Adair Turner: Is It Debt Deleveraging Or The Fall In Labor Share?

Adair Turner was interviewed by INET about his new book which I have to buy and read. The book came out this week. It is called, Between Debt and the Devil. Here is the interview. (link)

He lays out an exquisite analysis of economics on many layers.

  • How the crisis was not expected due to economic theories that thought they had solved macroeconomic problems.
  • How debt is dragging down the global economy.
  • How debt monetization is the best solution to the current sluggish economic growth.
  • and more
  • Yet I question him… Is it truly deleveraging debt along side fiscal consolidation that is making some economies sluggish? It is an easy concept to grasp and accept. A larger portion of the economy would rather pay down debt than borrow to invest or consume. So the economy becomes sluggish.

    But let me play the devil’s advocate…

    I look at a different cause for economic sluggishness… the fall in labor share. It is not a concept so easy to accept.  If you pay labor less, business should be able to grow faster right? You have lowered business costs. You have made it easier for firms to project higher profits, right?

    Yet, I see the fall in labor share as a fall in effective demand, which has lowered economic potential and the social benefits in the economy.

    The Channels of Money Flow for Business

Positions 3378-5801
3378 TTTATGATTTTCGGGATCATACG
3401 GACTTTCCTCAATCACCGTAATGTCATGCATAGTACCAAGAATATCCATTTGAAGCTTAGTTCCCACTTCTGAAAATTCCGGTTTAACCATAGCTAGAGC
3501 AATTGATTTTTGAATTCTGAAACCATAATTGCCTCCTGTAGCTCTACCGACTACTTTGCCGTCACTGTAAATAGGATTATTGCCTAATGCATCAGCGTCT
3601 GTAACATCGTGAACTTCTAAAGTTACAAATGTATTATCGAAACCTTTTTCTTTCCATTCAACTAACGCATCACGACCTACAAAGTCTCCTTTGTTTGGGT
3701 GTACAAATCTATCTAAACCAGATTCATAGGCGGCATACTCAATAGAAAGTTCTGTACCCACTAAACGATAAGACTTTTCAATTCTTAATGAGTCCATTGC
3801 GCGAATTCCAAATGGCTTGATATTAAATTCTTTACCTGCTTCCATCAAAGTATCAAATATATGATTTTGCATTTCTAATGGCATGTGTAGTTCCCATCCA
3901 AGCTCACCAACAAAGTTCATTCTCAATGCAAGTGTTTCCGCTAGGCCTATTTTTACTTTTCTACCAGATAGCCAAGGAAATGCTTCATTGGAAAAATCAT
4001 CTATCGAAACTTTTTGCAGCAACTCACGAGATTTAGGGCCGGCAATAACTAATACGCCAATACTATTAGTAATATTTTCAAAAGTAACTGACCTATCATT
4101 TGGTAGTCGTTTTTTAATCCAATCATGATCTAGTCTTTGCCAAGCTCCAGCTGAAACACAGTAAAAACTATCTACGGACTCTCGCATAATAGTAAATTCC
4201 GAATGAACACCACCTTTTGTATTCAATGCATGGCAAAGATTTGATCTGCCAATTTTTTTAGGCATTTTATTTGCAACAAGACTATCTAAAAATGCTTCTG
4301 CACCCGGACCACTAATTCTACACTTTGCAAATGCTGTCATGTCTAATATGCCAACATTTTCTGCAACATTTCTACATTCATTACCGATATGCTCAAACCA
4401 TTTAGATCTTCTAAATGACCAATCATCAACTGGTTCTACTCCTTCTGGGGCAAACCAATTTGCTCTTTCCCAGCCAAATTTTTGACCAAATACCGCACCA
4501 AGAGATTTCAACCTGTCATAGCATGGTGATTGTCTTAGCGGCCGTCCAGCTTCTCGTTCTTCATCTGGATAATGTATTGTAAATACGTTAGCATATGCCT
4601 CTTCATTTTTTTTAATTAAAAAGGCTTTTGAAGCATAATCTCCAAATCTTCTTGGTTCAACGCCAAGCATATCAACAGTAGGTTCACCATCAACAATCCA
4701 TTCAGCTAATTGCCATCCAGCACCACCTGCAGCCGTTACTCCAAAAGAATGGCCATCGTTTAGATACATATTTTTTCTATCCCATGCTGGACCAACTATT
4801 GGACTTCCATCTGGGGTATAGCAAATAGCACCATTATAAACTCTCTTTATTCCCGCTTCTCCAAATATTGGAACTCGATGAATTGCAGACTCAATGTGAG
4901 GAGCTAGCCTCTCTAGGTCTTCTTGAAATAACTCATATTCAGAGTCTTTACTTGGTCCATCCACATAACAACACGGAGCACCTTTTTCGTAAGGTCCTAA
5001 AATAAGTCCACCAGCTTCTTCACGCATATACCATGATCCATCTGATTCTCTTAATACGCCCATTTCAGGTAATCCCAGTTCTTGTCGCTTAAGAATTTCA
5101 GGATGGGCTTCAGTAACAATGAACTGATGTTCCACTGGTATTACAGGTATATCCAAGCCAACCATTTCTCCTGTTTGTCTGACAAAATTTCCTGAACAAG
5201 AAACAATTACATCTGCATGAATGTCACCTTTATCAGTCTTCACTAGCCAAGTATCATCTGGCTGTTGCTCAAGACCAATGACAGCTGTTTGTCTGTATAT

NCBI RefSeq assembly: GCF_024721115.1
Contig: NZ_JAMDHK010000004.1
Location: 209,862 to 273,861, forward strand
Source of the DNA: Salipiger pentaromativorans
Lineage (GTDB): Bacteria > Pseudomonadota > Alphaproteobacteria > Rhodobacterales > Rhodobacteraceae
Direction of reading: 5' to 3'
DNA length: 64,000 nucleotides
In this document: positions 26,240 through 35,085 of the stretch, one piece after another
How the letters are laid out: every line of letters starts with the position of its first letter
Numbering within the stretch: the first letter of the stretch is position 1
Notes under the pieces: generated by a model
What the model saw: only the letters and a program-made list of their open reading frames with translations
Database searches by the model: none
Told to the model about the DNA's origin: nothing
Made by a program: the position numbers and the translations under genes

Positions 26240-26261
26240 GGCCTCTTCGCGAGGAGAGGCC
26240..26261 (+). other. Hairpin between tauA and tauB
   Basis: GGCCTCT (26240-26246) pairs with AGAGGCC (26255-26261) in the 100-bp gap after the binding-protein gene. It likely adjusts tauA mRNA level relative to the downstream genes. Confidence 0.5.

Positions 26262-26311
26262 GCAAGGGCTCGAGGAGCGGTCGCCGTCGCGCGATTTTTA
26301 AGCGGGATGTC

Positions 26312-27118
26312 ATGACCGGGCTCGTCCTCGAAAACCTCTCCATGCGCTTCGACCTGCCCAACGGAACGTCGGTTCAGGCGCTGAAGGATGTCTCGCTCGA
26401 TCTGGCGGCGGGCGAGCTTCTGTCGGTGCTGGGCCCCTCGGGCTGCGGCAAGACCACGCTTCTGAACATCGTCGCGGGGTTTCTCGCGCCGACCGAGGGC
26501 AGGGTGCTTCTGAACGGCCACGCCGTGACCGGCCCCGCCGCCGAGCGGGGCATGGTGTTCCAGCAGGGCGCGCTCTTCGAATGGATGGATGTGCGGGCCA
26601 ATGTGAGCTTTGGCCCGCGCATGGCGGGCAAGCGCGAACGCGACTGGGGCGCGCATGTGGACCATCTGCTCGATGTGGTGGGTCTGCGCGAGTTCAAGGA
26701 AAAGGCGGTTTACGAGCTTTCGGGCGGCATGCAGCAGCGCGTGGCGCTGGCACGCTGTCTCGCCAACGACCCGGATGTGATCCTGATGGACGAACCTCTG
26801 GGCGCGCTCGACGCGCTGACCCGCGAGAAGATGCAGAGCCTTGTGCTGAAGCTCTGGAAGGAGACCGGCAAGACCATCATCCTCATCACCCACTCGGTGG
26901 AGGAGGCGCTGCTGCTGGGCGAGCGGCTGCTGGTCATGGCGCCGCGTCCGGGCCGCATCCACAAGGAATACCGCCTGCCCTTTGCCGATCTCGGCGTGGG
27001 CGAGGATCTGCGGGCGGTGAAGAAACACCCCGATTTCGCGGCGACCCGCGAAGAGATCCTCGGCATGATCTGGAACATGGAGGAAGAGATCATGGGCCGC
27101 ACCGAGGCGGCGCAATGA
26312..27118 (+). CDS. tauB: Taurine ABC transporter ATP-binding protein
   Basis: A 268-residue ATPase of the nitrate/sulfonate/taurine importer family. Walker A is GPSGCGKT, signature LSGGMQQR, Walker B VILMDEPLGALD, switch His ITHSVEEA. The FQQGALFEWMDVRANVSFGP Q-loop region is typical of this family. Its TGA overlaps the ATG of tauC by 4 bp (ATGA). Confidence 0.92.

Here is a simple diagram of the basic channels of money flows into and out of firms.

     

    Let’s say that there are four basic channels for moving money. Firms can make money in each of those four channels. Firms can make money from the financial sector from lower interest rate costs and increased funds for investment. They can make money from the government from lower effective taxes, higher subsidies and higher govt. purchases. They can make money from labor by paying lower wages and increasing sales to labor income. They can make money in the foreign markets by lowering overhead costs overseas, increasing exports and selling more imports.

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    Author: Travis Esquivel

    Travis Esquivel is an engineer, passionate soccer player and full-time dad. He enjoys writing about innovation and technology from time to time.

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